Making an investment
Under Title III, the entire investment process happens online, through the HMx Funding Portal. We will never send you paper, call you on the phone (except in some emergencies), or ask to meet with you.
You can see investment opportunities as soon as you visit the campaign page. When you click on an opportunity that interests you, you will be able to see all the information available about the opportunity (see the “Issuer Information” section below). But you won’t be allowed to invest until you register.
Once you decide to invest, click on the “INVEST” button. We will ask for more information, arrange for you to pay for your investment, and asked you to sign one or more documents with the Issuer. For example, you might be asked to sign something called an “Investment Agreement.”
Having done all that, you will be deemed to have made an “investment commitment.” But you’ll still have a chance to cancel, as described below.
Notice of Investment Commitment
Once we receive your investment commitment, we will notify you of:
- The dollar amount of your commitment
- The price of the Securities you committed to buy
- The name of the Issuer
- The date and time by which you may cancel your commitment
Target Offering Amount and Offering Deadline
For each offering, the Issuer will disclose a “target offering amount,” meaning the minimum amount the Issuer is trying to raise (in some cases this could be as little as $1), and an “offering deadline.” If the Issuer doesn’t raise the target amount before the offering deadline, then the offering will be cancelled and any investors who have made investment commitments will receive their money back.
If the Issuer reaches the target offering amount before the offering deadline, it may close the offering early as long as (1) the offering has remained open for at least 21 days, and (2) we give a notice to investors.
The notice must:
- Specify the new deadline, which must be at least five days after the date of our notice;
- Notify investors that they may cancel their investment commitment for any reason up until 48 hours before the new deadline; and
- Notify investors whether the issuer will continue to accept investment commitments during the 48 hour period before the new deadline.
If an Issuer intends to accept investments over and above the target offering amount, it must disclose the maximum amount it will accept and how it will handle “over-subscriptions.” For example, the Issuer might allocate the securities on a first-come first-served basis, or pro-rata among all of the investors who make investment commitments, or in some other way.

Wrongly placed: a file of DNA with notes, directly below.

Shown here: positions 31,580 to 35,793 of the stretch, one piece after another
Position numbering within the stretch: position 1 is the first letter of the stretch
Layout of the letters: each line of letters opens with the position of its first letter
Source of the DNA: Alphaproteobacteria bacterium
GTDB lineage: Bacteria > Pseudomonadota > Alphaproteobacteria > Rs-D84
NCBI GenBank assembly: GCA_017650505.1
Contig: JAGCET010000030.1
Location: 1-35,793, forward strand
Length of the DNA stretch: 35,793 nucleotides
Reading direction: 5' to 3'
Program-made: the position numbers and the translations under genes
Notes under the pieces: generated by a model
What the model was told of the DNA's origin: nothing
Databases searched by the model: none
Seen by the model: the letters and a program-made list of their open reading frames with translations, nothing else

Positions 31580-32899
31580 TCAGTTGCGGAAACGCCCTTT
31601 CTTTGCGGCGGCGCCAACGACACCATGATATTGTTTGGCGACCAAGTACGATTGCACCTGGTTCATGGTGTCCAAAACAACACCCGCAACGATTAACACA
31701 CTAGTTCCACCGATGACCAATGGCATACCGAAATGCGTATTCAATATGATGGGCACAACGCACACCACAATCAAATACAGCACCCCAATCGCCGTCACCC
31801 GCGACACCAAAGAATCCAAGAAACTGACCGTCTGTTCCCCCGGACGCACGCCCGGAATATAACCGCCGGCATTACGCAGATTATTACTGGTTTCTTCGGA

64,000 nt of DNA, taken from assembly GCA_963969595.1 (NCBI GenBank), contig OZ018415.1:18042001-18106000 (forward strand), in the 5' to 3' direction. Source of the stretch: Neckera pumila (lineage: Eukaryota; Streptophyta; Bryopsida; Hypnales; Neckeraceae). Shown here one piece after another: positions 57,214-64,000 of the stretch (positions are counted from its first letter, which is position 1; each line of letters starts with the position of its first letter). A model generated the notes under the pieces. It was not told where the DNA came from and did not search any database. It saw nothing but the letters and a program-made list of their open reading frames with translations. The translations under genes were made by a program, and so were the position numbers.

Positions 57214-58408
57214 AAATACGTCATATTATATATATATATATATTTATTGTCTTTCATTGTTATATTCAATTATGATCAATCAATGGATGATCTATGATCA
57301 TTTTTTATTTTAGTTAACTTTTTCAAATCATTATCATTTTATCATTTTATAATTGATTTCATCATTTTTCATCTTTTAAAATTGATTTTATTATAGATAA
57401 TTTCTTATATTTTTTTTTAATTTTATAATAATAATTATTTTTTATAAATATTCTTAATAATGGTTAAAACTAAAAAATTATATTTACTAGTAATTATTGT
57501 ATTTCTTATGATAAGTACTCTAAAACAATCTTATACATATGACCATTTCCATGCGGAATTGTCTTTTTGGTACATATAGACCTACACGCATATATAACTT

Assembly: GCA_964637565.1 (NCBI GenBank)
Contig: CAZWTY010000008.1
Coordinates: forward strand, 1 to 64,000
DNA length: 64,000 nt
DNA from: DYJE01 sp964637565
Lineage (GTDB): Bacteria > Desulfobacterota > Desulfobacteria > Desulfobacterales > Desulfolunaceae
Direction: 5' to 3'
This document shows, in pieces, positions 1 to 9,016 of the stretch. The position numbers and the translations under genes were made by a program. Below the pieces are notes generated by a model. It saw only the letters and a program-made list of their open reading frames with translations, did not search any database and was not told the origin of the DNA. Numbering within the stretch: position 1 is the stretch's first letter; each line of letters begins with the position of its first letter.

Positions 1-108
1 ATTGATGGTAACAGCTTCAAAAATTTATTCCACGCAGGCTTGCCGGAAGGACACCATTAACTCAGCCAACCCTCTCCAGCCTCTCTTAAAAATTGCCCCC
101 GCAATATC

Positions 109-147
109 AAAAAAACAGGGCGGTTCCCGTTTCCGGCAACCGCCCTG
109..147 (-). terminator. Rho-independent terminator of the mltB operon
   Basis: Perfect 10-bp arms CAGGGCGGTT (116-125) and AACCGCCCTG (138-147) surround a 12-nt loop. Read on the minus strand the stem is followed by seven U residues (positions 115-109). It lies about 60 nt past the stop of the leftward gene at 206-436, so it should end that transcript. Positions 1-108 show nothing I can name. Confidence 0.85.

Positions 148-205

Your Right to Cancel Your Investment
You can cancel your investment commitment at any time up to 48 hours before the offering deadline, for any reason. The site will explain how (where do we explain how?).
Also, if there is a “material” change in the offering (an important change) after you make your investment commitment, then your commitment will automatically be cancelled, and you will be asked to make a new commitment based on the new information.
Paying for Your Investment
You will pay for your securities by a direct transfer from your bank account (an ACH transfer), which will be free to you.
When you invest, your money will be held in an account administered by a qualified third-party financial institution until the offering is completed. We, as a Funding Portal, are prohibited from holding your money. If the Issuer is successful in raising the target offering amount, the bank will release the investors’ money to the Company. We will notify you by email and the investment process will be complete.
Confirmation of Transaction
Before your investment is final, we will send you a notice disclosing, among other things:
- The date of the transaction
- The type of Security you are buying
- The price and number of Securities you are buying, as well as the number of Securities sold by the issuer in the entire transaction and the price(s) at which the Securities were sold
- If you are buying a debt security, the interest rate and the yield to maturity calculated from the price paid and the maturity date
- If you are buying a callable security, the first date that the security can be called by the issuer
- The source, form and amount of any compensation we, the Funding Portal, expect to receive in the transaction
Restrictions on Resale
Once you buy a Security (e.g., a promissory note), you aren’t allowed to sell or otherwise transfer the Security for one year, except for sales or transfers:
- Back to the Issuer;
- To an accredited investor;
- As part of an offering registered with the SEC; or